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NZ Dollar Outlook: Kiwi may rise to record high vs Euro after mass downgrades

Monday 16th January 2012

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The New Zealand dollar may set new record highs against the euro as investors flee the single currency after rating agency Standard & Poor’s downgraded nine European nations and amid speculation Greece may be forced to default on its debt.

The New Zealand dollar recently traded at 62.62 euro cents up from 61.23 cents on Friday. It is expected to break through last week’s record high of 62.76 cents, according to four out of the five analysts in a BusinessDesk survey. The kiwi may trade in a range of 61.50 euro cents and 63.50 cents this week, they say.

The kiwi recently traded at 79.18 US cents, up from 79.06 cents. That’s right in the middle of the forecasted range for this week of 77.50 cents and 80 cents, according to analysts surveyed.

The euro sank as much as 1.8 percent as investors fled the single currency after S&P slashed the ratings of nine European nations saying it was disappointed with policymakers’ attempts to cut a deal to prevent the region’s ballooning debt crisis.

The ratings of France, Austria, Malta, Slovakia and Slovenia were downgraded by one notch, while those of Italy, Portugal, Spain and Cyprus by two notches. The downgrades left Germany, the Netherlands, Finland and Luxembourg as the only euro zone countries with the top AAA rating.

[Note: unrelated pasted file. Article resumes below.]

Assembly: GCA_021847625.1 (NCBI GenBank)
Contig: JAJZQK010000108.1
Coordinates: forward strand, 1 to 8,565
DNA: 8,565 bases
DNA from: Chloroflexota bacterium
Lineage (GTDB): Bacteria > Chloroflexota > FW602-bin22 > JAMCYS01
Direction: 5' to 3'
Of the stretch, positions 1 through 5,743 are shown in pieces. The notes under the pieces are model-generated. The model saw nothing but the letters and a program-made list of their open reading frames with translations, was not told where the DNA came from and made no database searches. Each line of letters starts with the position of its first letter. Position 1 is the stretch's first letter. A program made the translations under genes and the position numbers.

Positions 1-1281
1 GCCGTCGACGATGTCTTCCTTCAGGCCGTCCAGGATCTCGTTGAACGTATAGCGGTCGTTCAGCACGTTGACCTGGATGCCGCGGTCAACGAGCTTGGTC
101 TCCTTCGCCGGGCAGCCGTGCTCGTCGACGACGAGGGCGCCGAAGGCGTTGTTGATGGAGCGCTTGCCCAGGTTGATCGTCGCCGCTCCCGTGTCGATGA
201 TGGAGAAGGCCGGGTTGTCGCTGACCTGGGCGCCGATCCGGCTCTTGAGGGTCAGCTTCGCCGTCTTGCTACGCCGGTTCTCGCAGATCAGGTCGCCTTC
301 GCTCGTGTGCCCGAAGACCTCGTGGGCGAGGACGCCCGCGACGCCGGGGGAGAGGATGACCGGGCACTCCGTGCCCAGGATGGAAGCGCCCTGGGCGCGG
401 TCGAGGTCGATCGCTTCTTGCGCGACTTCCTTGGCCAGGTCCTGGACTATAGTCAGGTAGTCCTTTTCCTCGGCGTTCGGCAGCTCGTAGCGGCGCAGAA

Several of the nations downgraded are scheduled to auction more debt this week, with France and Spain planning to sell bonds and bills, while Belgium and Portugal will auction bills.

Greece continues to be one of the region’s major problems as talks between the nation’s government and private sector creditors have reportedly paused, with speculation continuing to grow that Greece may have to exit the single currency if it defaults on its debt.

The news on S&P downgrades “has been well and truly price into the kiwi,” said Imre Speizer, market strategist at Westpac Banking Corp. “The subtopic will be the negotiation with Greek bond holders. If the negotiations completely break down it will be more than just the Greek bond holds that get affected – there will be a much wider global group affected.”

A heavy week of New Zealand data kicked off this morning with the December Food Price Index, rising 0.2 percent in December, according to statistics New Zealand. There was a 2.5 percent rise in fruit and vegetables, a 1.2 percent gain in meat, poultry and fish and a fall of 2.5 percent in non-alcoholic beverages.

“The local data calendar is beginning to heat up after the holiday break,” said Mike Jones, currency strategist at Bank of New Zealand. “It might mean we might see a bit more local direction for the dollar.”

The New Zealand Institute if Economic Research’s quarterly survey of business opinion is out tomorrow, along with electronic credit card transactions for December. On Wednesday, the accommodation survey for November is released, followed by the fourth-quarter consumer price index on Thursday. This comes a week before the Reserve Bank releases its latest assessment of interest rates, which is widely expected to signal no change from the record low 2.5 percent official cash rate.

Markets will be closed in the US on Monday for Martin Luther King Day, while economic data set for release this week includes, New York Federal Reserve’s January manufacturing data, December readings on inflation from the producer price index and the consumer prices index and housing statistics.


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